I remember being fascinated by “A Room of One’s Own” when I read it in a university class. In this address, Virginia Woolf argued that “A woman must have money and a room of her own if she is to write fiction.”
I dreamed of being a writer at the time, and I wondered what her words might mean for me. Would I need to find a separate room in my future home to do my work?
Now here I am, a decade later, a professional writer for the past several years. I don’t write fiction, and it would be silly to compare my two-bit operation to the stature and talent of Virginia Woolf, but somehow, against all odds, I do creative work day in and day out while staying home with four little children.
In these years of raising kids while working as a writer, and even having two of my babies while doing this work, I have become convinced that what women creatives need is not a literal room but fair play in the home. Let me explain.
I always kind of knew my husband was more helpful around the house than a lot of guys we know, especially in little things, like how he does all the grocery trips, kids’ clothes shopping, party planning, and nightly kitchen clean-up with nary a word of input from me.
But I didn’t really register how big a difference this made for my work until I read a truly fascinating book, Fair Play: A Game-Changing Solution for When You Have Too Much to Do (and More Life to Live) by Eve Rodsky.
I am so impressed with what Rodsky has done in Fair Play. The book is all about how men and women can learn to balance the mental load better in marriage, especially as parents.
So many commentators decry how unbalanced the mental load is, how women do all kinds of “invisible labor” that is vital yet somehow unseen. But Rodsky named, listed, and measured each tiny piece of the mental load, and she’s figured out a way to make it not only visible but also to show how valuable it really is.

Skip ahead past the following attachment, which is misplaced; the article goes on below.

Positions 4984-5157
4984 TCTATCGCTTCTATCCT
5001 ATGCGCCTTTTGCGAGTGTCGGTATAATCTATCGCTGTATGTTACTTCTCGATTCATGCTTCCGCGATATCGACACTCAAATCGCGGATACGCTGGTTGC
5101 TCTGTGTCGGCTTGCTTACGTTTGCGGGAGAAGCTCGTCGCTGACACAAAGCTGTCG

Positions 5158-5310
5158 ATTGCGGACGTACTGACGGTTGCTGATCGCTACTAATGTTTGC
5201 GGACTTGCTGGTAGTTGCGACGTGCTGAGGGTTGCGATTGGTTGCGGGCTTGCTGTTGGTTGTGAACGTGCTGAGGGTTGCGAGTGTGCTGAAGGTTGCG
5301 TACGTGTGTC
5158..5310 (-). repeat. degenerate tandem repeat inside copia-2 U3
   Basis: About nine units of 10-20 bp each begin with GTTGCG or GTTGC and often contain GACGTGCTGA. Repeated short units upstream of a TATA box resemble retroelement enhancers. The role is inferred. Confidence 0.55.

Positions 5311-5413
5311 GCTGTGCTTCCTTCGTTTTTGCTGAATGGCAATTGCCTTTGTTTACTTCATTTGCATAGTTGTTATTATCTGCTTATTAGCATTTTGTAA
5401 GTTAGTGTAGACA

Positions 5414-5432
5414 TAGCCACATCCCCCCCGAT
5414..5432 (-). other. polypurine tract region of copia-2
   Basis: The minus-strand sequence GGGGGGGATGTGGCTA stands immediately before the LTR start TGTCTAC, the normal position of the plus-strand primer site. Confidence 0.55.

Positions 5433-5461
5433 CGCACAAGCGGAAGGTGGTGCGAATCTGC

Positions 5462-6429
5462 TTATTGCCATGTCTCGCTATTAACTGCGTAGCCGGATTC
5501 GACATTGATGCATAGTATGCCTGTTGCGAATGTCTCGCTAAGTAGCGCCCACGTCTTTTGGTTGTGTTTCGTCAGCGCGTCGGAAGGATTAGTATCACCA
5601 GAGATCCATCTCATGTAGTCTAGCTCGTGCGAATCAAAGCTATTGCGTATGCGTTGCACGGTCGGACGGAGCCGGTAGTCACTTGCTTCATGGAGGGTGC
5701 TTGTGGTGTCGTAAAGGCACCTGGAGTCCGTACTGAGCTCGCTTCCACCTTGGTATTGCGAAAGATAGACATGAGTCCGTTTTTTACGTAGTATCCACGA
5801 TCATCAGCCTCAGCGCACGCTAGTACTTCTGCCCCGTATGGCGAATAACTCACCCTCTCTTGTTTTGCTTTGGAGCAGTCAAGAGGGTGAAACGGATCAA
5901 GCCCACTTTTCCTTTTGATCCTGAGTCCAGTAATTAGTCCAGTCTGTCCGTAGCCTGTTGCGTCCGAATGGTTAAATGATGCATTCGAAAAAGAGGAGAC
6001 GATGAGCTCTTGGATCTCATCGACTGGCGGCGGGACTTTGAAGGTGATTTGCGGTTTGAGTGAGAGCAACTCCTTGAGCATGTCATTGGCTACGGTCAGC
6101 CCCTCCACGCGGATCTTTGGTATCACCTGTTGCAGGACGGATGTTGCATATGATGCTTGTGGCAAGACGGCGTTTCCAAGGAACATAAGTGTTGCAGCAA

The Fair Play approach
It’s honestly brilliant, and a game changer for many relationships. One friend tells me she gives out Fair Play (the book and corresponding card game) as a gift at baby showers.
So in the Fair Play system, each “invisible” task is represented by a card. There are about 100 cards to be divided by couples however works best for them. Couples can play a “game” to figure out the best distribution of cards for their relationship. It’s put together very thoughtfully and sensibly, and absolutely worth a read for just about any couple.
I’ve heard some criticisms that Fair Play puts too much emphasis on an equal “tit for tat” attitude in a marriage, which isn’t healthy, but I wonder if those critics read the book. The Fair Play concept is important, even when one parent works full time while the other stays home full time, because it makes visible the mental load moms carry and shows how necessary it really is. It can be a wonderful way to explain and acknowledge the valuable work that stay-at-home moms do.
Of course, I was curious to apply the Fair Play concept to my own life. My husband and I were delighted to realize we already held the cards pretty evenly, even before playing the game.
It was at that moment that I fully realized why I’m able to engage in fulfilling, creative work every day while having babies and homeschooling little kids. By taking on the mental load unreservedly, my husband carves out the time and space I need to be a writer.
The key to creative room
Husbands are so often missing from the discussion around whether a mother will work outside the home or pursue creative passions. With respect to Virginia Woolf, a private room and plenty of money aren’t the key to a creative career with young children (although I’m sure I would take them if someone offered them to me!).
For me, it seems the key is a husband who holds his wife’s dreams and ambitions equally in importance to his own, whose all-in commitment gives the freedom to have a mental “room of one’s own” in the midst of bustling family life.
What about your home?
You might be reading this and thinking “It would be easier to get a room of my own than expect that from my husband.” That’s a totally understandable response; the mental load doesn’t come naturally to a lot of men.
But that dilemma is exactly where Fair Play comes in. Working on it together with your spouse, reading the book and playing the game, is a brilliantly designed way to create the space and time you crave to do your own creative work.
Whether that room of our own is literal or mental, we need time and space to cultivate our passions—what Rodsky calls our “unicorn space” or what Pieper calls “the leisure that is the basis of culture.”
Fair Play is a wonderful tool in a couple’s arsenal to ensure both spouses can pursue their creative passions. I can only imagine Virginia Woolf would applaud it, too!